Judiciary can't defend democracy on its own

Reflections on power: Deputy Chief Justice Dikgang Moseneke has raised legitimate concerns. (Gallo)

Reflections on power: Deputy Chief Justice Dikgang Moseneke has raised legitimate concerns. (Gallo)

The deputy chief justice, Dikgang Moseneke, displayed the intellectual integrity and courage for which he has been long known when he addressed a conference at Unisa earlier this month.

He reflected on the journey completed to date along the path to the society promised by our Constitution. As he observed, the Constitution was forged in the cauldron of apartheid, a system committed to racism, sexism and human indecency. The Constitution mandated us to construct a society based on reconciliation and nation-building, leading to social cohesion and human decency for all.

  • See the other legal expert’s opinion at Out of tune with world’s democracies
  • Moseneke noted that there were many items that could be placed on the credit side of the national balance sheet, including negotiating a treacherous transition, the holding of regular free and fair elections, the construction of a workable democracy, a world-class revenue service and an efficient and responsible treasury. In addition, the court system protects and promotes the rule of law and exhibits robust independence, he said.

    Yet the challenges that remain are many and complex. In particular, Moseneke singled out inequality, the struggle to ensure a culture of nonracism, the tardy pace of land restitution and, arguably most ominously, the manner in which executive power is concentrated and thus is less accountable than was the constitutional intent.

    In this regard, Moseneke posed the question of whether the power to make key appointments that are critical to the maintenance of the democratic project should be concentrated in one office – the presidency. He noted that the courts had been required on several occasions to adjudicate on the rationality of appointments made by the president, raising the question of whether a collective decision would not have produced a more rational result.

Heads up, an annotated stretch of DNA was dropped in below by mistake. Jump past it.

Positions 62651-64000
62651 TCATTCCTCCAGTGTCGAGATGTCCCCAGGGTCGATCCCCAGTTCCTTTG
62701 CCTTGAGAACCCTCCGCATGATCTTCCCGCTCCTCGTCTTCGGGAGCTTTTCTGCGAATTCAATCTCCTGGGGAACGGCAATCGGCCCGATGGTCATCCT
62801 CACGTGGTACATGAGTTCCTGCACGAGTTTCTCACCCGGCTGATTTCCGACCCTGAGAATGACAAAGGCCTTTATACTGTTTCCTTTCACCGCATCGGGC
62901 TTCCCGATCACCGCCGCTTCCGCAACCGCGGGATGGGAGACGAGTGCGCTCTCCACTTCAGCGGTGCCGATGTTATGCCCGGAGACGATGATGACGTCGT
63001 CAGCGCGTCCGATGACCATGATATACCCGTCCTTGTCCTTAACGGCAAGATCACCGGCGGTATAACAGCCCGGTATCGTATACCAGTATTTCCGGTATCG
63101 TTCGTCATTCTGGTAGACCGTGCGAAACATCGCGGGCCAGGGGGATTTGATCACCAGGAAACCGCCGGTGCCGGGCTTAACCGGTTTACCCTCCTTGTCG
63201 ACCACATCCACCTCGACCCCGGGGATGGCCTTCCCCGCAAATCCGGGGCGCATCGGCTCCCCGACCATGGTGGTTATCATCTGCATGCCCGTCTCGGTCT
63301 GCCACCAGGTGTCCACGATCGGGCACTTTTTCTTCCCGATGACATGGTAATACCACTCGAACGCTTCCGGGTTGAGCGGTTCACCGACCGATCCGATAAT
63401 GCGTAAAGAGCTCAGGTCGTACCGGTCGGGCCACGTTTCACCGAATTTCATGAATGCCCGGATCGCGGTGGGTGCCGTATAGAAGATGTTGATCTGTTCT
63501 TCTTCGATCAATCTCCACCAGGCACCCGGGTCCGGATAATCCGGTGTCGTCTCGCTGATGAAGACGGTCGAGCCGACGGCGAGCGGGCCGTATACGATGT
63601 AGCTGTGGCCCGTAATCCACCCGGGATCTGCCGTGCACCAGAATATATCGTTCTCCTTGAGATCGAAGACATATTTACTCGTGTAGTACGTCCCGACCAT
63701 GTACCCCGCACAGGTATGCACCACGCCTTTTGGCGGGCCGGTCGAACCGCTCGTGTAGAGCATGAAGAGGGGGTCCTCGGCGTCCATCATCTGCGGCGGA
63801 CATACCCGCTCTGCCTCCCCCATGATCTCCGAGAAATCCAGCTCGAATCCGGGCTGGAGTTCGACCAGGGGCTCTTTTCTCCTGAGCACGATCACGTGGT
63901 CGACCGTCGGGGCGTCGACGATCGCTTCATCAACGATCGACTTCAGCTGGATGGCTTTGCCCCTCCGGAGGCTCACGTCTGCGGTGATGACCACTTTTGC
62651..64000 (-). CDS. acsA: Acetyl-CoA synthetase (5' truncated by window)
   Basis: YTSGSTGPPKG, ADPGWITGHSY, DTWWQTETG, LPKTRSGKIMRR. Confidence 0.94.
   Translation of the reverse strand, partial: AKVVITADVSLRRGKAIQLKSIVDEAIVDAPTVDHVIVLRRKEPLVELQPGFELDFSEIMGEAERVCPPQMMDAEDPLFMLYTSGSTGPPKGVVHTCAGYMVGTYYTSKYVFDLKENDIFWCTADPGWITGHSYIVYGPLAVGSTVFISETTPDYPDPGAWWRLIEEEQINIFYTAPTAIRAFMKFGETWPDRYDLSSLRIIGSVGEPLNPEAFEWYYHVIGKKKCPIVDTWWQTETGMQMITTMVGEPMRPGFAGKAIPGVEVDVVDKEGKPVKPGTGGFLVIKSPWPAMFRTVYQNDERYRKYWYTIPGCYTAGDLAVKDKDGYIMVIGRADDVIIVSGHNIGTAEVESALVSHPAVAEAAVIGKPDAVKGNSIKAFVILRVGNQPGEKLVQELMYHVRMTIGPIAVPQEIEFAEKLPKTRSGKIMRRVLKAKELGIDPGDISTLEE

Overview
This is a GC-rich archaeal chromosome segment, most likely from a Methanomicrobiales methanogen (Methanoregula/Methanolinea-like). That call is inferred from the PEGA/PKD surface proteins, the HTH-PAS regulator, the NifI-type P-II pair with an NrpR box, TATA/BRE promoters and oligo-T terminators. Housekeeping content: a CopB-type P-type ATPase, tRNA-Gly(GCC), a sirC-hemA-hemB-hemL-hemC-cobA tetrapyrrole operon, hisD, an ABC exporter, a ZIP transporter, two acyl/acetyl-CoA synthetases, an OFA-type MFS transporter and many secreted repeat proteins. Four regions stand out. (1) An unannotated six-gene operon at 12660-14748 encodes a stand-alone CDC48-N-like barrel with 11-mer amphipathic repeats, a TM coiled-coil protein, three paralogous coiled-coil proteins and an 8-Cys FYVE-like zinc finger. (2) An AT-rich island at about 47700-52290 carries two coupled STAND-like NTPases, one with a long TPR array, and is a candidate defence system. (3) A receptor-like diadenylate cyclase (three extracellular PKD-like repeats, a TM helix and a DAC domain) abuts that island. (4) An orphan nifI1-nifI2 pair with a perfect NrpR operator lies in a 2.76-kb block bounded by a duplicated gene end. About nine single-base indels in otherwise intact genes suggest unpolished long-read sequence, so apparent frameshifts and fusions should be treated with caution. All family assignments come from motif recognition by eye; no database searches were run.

Could it be that, when the Constitution was drafted, the model of executive power chosen was predicated on the idea that the president was the saintly Nelson Mandela? Should these key appointment powers not have been fashioned on a totally different basis, namely that the office of the president is likely to comport itself in a manner consistent with most presidents, rather than being based on a utopian vision?

    Some have unfairly criticised the deputy chief justice for raising these questions. But his point is truly of legitimate concern to judges around South Africa, and most particularly to the leaders of the judiciary. As Moseneke said, the courts will continue to be staffed by judges who will do their job of showing fidelity to the Constitution. Yet the courts cannot do the heavy democratic lifting indefinitely. As has occurred on a number of occasions, when a court’s decision disposes of a controversial political dispute, the ruling party has attacked the judiciary with great vigour. Ultimately, the future of a constitutional democracy that promises social cohesion, nonracism, nonsexism, social justice for all and political accountability is dependent on what Moseneke termed “the totally democratic and socially inclusive practices of our people”.

    Thus, challenges such as ensuring quality education for all, responsive land redistribution policies and the redress of shocking levels of inequality cannot be solved by the courts. At the same time, as is clear from Moseneke’s reflections, at present the courts are in the front line of the fight to preserve our constitutional ambitions. And without democratic reinforcements from civil society, that line will inevitably be breached.

    Needless to say, it would be helpful to the greater democratic enterprise if South Africa could wake one day to the news that the jobs of national director of public prosecutions and chairperson of the SABC had been given to fiercely independent and competent people – and that a truly independent anticorruption unit had been set up to ensure that the billions of rands that could go towards social and economic transformation were no longer the subject of egregious levels of corruption.

    Similarly, it would significantly bolster accountability if a reform of the electoral system could be initiated, along the lines of the recommendations of the Van Zyl Slabbert Commission on Electoral Reform Report (2003), which suggested a combination of party lists and multimember constituencies.

    All of this would help our troubled state of politics. But a resilient judiciary cannot do the work alone without recapturing the democratic and inclusive social practices that, having been developed in the 1980s, got South Africa to 1994. For these reasons, the deputy chief justice has provided us with a most timely warning: the achievements of the first 20 years of democracy are under threat, and only the general polity can ensure that we will be able to celebrate again in 20 years’ time.

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